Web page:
My Massive Review of Tsutomu Nihei’s Knights of Sidonia

Tsutomu Nihei is another artist from my own personal art god pantheon.  He’s also another one who doesn’t get talked about much for what he’s done.  Which I mean, is kind of an achievement unto itself–who else do you know that is going to drop HR Giger, Enki Bilal, and Beksinski influences through a manga prism and not get talked about en masse?  Nihei is pretty much the one place you can go to for what he does.  Nihei is someone whose related artist section would just be a ghost town of pretenders.  Which is weird.  Because what he does SHOULD be influential, and SHOULD be changing how people tell stories in comics.

The work for which he is most known is Blame! In Blame! Nihei mastered this oppressive dirge of claustrophobic dungeon crawl cyberpunk for which he is now synonymous.  Blame! is this incredible industrial medieval future thing which has that images from on high magic that you find in HR Giger’s work.  He creates the future primordial.

What makes Nihei so special as an artist, and where his gifts are most oriented–are in his handling of space/scale.  He is the only artist I know who can create both a sense of agoraphobia and claustrophobia almost simultaneously.  He can take your breath away by scaling out dramatically and suddenly so that the badass protagonist of his work is just a dot in this oppressive architectural landscape.  And then conversive to that he can create cramped and inescable coffin like settings for his characters.  And beyond this visual space management, he has a storytelling scale that dusts into all of his stories.  His stories involve all of these radical future technologies–but they exist always within their own past.  Everything is 10,000 years removed from their frame of reference.  And that distance creates a depression in the work.  It is the narrative scale of better times that will never come again.  The future with no future beyond the value of one step anchored slowly in front of the other.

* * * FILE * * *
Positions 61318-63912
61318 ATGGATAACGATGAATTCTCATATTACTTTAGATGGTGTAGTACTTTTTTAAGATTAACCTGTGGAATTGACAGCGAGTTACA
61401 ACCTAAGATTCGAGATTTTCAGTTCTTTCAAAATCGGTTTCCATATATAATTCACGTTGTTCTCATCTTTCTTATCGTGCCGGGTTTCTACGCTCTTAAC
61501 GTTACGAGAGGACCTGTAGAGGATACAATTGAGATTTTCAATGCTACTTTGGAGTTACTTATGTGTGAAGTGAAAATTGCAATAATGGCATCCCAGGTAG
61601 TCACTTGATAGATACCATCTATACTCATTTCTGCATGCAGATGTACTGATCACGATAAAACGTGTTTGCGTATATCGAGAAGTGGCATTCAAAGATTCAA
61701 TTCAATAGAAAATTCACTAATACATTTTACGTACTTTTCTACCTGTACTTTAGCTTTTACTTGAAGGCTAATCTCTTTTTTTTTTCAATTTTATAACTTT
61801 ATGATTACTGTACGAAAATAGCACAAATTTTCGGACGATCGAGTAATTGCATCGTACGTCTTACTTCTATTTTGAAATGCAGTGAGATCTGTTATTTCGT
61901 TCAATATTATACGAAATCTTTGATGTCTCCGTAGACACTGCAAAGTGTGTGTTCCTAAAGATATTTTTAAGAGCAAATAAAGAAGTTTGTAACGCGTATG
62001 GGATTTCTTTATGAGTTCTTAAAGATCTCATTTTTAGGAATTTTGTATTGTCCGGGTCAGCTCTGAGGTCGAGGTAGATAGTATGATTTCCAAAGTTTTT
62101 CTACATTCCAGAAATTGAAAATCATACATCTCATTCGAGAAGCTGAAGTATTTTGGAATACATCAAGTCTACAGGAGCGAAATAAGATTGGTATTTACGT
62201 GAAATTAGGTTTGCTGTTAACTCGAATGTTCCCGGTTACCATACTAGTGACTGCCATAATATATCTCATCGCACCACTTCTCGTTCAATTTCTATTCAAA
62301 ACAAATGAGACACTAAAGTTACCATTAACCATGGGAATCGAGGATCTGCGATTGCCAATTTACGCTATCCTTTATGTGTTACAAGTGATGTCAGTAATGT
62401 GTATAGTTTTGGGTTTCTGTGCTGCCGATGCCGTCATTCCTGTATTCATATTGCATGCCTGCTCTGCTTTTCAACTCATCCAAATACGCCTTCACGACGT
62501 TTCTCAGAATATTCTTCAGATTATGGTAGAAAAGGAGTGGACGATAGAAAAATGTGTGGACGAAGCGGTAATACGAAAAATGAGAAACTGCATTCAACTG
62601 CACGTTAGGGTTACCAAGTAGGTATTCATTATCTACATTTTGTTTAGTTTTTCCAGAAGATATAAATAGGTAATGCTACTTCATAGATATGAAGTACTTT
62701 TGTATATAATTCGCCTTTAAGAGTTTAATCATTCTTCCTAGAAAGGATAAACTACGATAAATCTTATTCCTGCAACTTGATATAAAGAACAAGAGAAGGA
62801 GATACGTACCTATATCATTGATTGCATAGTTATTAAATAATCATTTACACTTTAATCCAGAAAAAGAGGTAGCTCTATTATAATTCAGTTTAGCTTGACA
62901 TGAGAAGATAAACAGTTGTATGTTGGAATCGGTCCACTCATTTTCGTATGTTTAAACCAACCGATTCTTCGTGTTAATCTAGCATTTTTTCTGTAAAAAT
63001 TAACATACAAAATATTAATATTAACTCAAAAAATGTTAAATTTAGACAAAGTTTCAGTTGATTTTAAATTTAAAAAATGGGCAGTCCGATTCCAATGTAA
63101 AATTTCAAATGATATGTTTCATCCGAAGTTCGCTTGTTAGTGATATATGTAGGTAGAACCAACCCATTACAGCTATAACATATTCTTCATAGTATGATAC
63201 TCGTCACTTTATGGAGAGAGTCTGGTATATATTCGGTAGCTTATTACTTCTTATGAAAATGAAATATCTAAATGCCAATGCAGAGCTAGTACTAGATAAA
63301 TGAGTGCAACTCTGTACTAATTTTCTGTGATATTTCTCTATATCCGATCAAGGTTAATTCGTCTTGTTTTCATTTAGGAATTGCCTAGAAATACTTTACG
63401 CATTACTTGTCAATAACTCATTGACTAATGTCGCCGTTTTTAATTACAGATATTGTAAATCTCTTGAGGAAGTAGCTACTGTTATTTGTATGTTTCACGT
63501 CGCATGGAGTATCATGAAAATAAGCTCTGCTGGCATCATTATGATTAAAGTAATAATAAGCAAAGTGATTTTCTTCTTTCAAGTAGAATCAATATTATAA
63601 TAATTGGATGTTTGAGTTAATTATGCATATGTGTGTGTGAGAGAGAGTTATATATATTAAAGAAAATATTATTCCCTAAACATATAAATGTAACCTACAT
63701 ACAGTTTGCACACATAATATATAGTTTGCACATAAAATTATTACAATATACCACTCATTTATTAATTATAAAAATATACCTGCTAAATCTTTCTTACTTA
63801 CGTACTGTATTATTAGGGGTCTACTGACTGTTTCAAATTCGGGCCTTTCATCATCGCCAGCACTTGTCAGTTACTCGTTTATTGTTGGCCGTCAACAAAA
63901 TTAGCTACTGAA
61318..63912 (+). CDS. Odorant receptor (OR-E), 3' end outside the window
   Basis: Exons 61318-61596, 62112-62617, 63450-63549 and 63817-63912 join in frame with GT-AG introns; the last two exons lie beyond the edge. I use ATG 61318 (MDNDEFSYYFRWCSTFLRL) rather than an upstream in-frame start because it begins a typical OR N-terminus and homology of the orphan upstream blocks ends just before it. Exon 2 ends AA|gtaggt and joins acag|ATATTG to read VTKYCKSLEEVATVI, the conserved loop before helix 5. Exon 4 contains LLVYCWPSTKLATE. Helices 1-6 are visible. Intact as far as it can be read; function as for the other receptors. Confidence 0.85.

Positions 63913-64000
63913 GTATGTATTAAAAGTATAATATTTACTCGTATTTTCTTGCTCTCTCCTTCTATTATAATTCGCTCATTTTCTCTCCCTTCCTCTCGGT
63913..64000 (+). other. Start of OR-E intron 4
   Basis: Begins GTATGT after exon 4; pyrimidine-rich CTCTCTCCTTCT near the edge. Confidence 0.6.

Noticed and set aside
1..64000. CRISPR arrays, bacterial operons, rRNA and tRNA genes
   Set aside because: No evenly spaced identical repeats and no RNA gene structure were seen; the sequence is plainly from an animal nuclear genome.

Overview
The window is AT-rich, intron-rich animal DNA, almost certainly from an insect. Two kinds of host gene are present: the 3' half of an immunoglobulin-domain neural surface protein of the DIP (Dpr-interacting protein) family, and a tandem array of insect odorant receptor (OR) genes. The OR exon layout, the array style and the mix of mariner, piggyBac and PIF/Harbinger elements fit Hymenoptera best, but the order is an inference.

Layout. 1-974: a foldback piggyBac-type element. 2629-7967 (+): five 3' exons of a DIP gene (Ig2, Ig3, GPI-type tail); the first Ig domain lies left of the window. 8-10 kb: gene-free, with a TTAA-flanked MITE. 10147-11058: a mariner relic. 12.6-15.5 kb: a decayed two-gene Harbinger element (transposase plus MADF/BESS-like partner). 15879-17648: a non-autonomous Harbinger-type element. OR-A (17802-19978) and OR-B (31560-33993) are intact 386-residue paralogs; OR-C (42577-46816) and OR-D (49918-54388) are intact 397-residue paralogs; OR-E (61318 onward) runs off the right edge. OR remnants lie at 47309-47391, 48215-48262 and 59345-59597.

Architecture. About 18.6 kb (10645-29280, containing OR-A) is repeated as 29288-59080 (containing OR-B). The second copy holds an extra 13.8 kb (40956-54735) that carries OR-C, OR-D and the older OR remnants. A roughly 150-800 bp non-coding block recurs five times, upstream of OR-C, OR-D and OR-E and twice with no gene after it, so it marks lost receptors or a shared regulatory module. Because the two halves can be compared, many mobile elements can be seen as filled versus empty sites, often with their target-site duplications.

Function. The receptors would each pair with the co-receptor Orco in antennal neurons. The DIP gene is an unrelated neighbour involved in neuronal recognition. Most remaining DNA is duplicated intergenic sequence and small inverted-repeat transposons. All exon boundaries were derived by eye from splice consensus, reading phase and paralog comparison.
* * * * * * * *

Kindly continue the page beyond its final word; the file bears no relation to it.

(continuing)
Blame! expressed these strengths brilliantly–so brilliantly that it presented a problem in the work he followed it up with.  Abara, Biomega, and Noise are all very good works–but they are works of genius refined–they are modulations of the same mastered notes of Blame!  And that was fine too.  An artist like Nihei–you almost just want to see him push that style as far as he can.  But then a funny thing happened at the end of biomega.  The second half of Biomega completely devolves.  Nihei starts flipping his style, and starts changing the tone of the story he is interested in telling.  It damages Biomega as a cohesive work–but as a transitory work leading into Knights of Sidonia it’s fascinating. In these last two works, we see an artist finally ready to break out of his shell and enter what I’d called Nihei Phase II.

Knights of Sidonia is the first full work to come out of this new Nihei.  And because of that I think that it is the most important work by Nihei since Blame!  And worth paying attention to in it’s own right.  It is an utterly fascinating work to read, particularly if you are at all familiar with what Nihei was doing before–because you can almost see in the construction of Sidonia that Nihei has placed restraints and obstacles in his way–challenges designed to force him into an evolve or die situation as an artist. It is kind of like watching that film The Five Obstructions where Lars Von Trier torments Jørgen Leth by placing cruelly designed torments in the way of Leth’s filmmaking as almost a kind of film therapy in order to get him out of his rut.  We are seeing that in Knights of Sidonia–but this time it is the artist himself who is setting up the torments.